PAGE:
And accordingly, if we look into the Heathen World, we shall find, that no Nation was ever yet so rude and barbarous, as not to have fome Form of religious Worship, and that, however the Vulgar might differ in the Obje£t of their Adoration, the wiseft, in most Nations, were generally of the Roman Orator's Opinion; “ That the Na
ture of God may justly challenge the Worship “ of Men, because of its superlative Excellence, " Blessedness, and Eternity, and that whoever “ doubts or denies this (as Aristotle asseres) ought “ not to be dealt with by Arguments, but by Pu“ nisẠments.” Their Acknowledgment therefore was, that all their Actions should begin with the
Gods, and that a Blessing could not be derived upon them, without imploring their Aid ; nay, that the Sacrifices were not duly offered, nor the Gods rightly worshipped, without Prayer. The Stoics indeed, who imputed so much to their own Strength, feemed to exclude the Divine Asistance, and, in Consequence of that, to shut out Prayer ; but we find them frequently retracting this Opinion, and teaching their Difciples, that, as no Man can be good without God, so their Business was, to pray for Health of Mind and Body, but more especially for the former. And indeed, whatever some profligate People may pretend, and, in the Height of their Jollity, say to themselves, Who is the Almighty, that we should fear and call upon him? There are some certain Intervals, viz. when Anguish and Distress come upon them, and all human
Means of Relief and Support fail, that they will naturally cry unto God, and endeavour to take Sanctuary in his All-fufficiency: Insomuch that it may justly be questioned, whether ever there was a Sinner, so wicked and obdurate, who, in the last Efforts of Life, (could we but fee what passed within) was able to overcome all secret Prayer, and Motion of the Soul towards God.
And indeed, if we consider the Matter rightly, what can we suppose more reasonable, than that the sovereign Lord of all the World should be acknowledged by us ? That we, who do continually depend upon him, should, ever and anon, be looking up to him, and expressing that Dependence ? For is it not fit, that we, who every Moment experience a thousand Instances of his Kindness, partake of a thousand Mercies and Favours from his Hand, and must perish the next Minute, unless they be continued to us; is it not highly fit and reasonable, I say, that we should take Notice of these Things to our bounteous Benefactor ? We should think it very ill Manners to pass by our
Prince, or even any of our Betters, without faluting them, or, some way or other, testifying our Respect to them, though they had no Way particularly obliged us; but, if we are beholden to them for our Daily Bread, to come into their Presence without taking Notice of them, or their Bounty to us, would be intolerable: How much more intolerable therefore must it be to pass by the Almighty, Day after Day, nay, to be in his Presence continually, (as indeed we always are) and yet neither pay any Homage and Reverence to him, as he is our supreme Lord, nor any Acknowledgments, as he is our daily Preserver? Especially considering, that this is one of the most delightful and honour. able Employments that our Natures are capable of.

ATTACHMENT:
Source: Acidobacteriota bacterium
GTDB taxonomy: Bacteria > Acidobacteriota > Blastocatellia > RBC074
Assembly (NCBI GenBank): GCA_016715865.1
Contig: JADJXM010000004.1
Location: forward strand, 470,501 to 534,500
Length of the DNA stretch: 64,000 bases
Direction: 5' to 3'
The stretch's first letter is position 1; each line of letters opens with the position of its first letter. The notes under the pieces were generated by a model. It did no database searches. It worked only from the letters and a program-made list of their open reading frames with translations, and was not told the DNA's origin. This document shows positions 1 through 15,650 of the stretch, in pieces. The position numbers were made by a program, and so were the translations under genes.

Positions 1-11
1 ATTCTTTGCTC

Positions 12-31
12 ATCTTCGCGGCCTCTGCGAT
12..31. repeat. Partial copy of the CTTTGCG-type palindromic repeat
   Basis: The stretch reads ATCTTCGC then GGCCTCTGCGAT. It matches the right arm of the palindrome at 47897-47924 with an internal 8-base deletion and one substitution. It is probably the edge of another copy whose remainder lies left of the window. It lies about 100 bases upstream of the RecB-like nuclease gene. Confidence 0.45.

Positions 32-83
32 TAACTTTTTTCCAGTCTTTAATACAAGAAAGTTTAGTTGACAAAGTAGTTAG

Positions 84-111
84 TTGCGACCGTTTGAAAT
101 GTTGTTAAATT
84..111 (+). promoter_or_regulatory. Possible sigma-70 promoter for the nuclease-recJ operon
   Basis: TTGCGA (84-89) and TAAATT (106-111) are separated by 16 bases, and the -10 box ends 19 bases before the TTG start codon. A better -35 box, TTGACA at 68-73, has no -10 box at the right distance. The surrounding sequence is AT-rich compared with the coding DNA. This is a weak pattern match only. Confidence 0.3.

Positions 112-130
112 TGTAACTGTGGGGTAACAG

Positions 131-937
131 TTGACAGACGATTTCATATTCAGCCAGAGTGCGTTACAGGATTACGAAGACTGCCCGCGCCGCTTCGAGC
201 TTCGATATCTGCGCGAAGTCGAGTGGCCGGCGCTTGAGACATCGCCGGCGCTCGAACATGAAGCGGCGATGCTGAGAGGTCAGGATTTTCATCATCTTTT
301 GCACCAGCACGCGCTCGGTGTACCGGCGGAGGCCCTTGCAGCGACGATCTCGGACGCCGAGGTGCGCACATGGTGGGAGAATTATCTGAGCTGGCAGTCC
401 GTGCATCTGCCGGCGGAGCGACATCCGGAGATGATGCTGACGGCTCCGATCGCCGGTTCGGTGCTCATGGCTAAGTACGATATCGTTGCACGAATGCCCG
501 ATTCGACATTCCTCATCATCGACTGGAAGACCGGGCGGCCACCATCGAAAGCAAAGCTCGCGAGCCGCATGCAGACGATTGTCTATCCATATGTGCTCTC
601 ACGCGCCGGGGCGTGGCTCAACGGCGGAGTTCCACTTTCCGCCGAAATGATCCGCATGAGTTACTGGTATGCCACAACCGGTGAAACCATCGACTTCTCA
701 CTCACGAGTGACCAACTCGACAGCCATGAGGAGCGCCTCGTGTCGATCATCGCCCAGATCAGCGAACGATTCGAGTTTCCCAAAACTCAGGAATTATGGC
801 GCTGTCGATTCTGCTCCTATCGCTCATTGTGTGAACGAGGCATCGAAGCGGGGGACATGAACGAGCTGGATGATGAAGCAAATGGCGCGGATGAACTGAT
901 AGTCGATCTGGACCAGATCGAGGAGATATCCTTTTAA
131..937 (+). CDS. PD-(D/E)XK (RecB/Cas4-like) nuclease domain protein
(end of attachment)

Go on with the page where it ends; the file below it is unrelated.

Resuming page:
Vicious Men perhaps may have other Conceptions ; but, as they have no Experience of Devotion, they are not competent Judges; those only, who have a good Sense and Relish of God upon their Minds, and have used and accustomed them. selves to fpiritual Exercises, can form right Notions of it : And to such we appeal, whether the Delights, and Satisfaction, and Consolation they receive from conversing with God, and an hearty pouring out their Souls unto him, be not inexpressible? Whether they do not find more Joy, and Peace, and comfort, in their Attendance upon God's Service, either in publick or private, than ever they did from the Pleasures and Gratifications of any
of their outward Senses. As much as the Soul is more pure and excellent than the Body, so much are the pleasures and Gratifications of that more exquisitely delicious than those, which arise from corporeal Objects : ' But, of all the Pleasures of the Soul, those that it receives from the Communications of God, in the Exercise of Devotion, are incomparably the highest and most affecting; infomuch that, however we talk of Pleasures